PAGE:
UK: First-Past-the-Post will be the Winner on the Day



On Friday (our time) we will be witness to 650 simultaneous Northland-style first-past-the-post (FPP) elections. FPP will be the winner of the United Kingdom general election. The outcome of the overall election will be a lottery, determined largely by the distribution of votes for losing candidates in constituencies where the winning candidate does not secure a majority of the votes.

More than half of these 650 constituency elections will be a foregone conclusion, which means that votes there will be a voluntary opinion poll. These are no-contest elections; what Northland would have been, had Winston Peters not run. Most of the rest could be proper contests between two candidates, at least if people vote – as they did in Northland – as if it was a two-candidate contest. Some of the remaining constituencies will be genuine three-candidate contests.

In this FPP system the typical result is one party gaining an overall majority of seats while gaining about 37% of the overall national vote. (In 2005 Labour gained a comfortable overall majority with 35% of the vote, and about 21% of the eligible franchise.) So don’t be surprised if the Tories get returned with an overall majority of MPs this time; they are polling 36%. They surprised before in 1970 and 1992.

Interestingly, the UK has had a few episodes in its post-war history of minority government despite the single-party bias of FPP. In 1964 Labour formed a minority government, eventually calling another election in 1966. These three years were glory years for Britain, at least if its music is anything to go by.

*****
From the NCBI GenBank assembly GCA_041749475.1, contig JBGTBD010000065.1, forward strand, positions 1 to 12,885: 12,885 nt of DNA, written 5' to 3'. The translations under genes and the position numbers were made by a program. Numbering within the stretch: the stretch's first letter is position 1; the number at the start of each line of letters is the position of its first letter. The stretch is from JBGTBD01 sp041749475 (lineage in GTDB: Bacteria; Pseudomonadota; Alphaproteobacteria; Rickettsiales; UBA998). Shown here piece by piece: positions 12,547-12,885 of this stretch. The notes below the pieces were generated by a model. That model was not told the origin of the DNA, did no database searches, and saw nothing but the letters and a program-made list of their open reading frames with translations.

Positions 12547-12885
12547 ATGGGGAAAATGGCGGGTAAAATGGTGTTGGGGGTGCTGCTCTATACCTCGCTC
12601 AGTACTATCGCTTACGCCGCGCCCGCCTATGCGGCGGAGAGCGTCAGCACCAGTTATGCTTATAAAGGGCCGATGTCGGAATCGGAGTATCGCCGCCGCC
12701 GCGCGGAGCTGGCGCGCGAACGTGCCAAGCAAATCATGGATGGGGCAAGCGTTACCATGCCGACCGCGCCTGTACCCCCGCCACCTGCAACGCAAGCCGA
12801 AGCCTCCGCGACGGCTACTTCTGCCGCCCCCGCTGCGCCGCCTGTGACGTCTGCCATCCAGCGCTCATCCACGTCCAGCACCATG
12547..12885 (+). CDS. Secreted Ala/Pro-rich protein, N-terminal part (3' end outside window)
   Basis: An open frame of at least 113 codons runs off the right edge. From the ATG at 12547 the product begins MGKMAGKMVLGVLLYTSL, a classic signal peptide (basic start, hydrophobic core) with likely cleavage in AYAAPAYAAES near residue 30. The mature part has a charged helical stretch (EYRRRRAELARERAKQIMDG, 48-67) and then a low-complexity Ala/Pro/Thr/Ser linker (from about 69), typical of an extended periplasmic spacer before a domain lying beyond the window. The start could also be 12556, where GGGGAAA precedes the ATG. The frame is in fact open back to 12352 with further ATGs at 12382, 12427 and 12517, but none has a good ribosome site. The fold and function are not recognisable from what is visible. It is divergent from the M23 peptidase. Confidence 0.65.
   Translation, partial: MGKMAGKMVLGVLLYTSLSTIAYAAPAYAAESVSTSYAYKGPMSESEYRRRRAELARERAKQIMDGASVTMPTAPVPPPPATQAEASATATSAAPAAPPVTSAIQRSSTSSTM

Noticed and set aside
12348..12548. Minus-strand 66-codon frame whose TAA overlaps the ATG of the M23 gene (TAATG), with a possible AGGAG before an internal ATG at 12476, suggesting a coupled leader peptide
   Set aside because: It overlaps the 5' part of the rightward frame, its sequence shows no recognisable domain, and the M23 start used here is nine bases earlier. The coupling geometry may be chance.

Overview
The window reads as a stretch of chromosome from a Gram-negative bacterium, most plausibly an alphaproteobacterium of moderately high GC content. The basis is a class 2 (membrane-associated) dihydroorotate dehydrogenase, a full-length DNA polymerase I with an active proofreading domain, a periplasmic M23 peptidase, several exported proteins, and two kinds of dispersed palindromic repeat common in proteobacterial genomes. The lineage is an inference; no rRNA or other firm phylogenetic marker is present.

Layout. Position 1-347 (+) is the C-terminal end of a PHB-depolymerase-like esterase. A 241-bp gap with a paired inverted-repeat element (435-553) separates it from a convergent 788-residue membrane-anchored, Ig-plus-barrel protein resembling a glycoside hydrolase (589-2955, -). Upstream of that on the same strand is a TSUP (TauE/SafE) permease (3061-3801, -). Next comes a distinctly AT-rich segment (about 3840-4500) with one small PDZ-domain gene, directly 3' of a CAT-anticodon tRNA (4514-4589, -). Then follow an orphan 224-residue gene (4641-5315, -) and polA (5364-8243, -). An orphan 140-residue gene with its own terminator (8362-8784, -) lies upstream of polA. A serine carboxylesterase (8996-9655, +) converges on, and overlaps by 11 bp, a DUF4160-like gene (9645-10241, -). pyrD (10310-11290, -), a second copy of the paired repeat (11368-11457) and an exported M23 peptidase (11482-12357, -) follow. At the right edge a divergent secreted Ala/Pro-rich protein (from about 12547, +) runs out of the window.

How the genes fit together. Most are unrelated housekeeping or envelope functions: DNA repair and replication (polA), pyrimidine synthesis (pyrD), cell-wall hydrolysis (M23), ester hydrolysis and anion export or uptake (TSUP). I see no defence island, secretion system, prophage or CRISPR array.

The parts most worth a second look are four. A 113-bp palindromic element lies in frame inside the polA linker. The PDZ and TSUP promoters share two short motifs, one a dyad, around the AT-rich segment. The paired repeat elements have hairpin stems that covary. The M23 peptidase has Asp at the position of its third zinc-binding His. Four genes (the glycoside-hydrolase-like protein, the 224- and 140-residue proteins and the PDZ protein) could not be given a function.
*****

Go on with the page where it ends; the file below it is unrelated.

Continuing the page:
On my OE I arrived, aged 20, at Southampton in May 1974. That February there had been an election in which Labour got four more MPs than the Tories, and formed what was effectively a caretaker government. In the ensuing October election, Labour gained a majority of 3 seats, and a margin of 42 over the Tory Conservatives. In 1977 that majority was whittled away through by-elections, resulting in the Lib-Lab pact, a governing arrangement between Labour and the Liberals that presaged modern governing arrangements in New Zealand.

That 1977 Lib-Lab government was one of the best in the UK’s post-war history, sullied however by Dennis Healey’s foray into monetarism. Further, in 1979 Labour’s real achievements in getting through the serious economic and financial crises that it inherited were not recognised. For the incumbent pragmatist government, the 1979 election in the UK was much like the 1984 election in New Zealand.

Since 1979, the United Kingdom has featured a long sequence of right-wing governments, with only Gordon Brown’s 2007-10 administration breaking that mould. In 2015 I am not sure whether a Miliband-Balls Labour government would qualify as left of centre. My feeling is that such a government could be too much like the unlovely French ‘Socialist’ Hollande-Valls regime. Further, Ed Miliband does remind me of David Cunliffe, who did not really have the common touch required of a leader of the left. Actually I think the SNP’s Nicola Sturgeon looks more Prime Ministerial.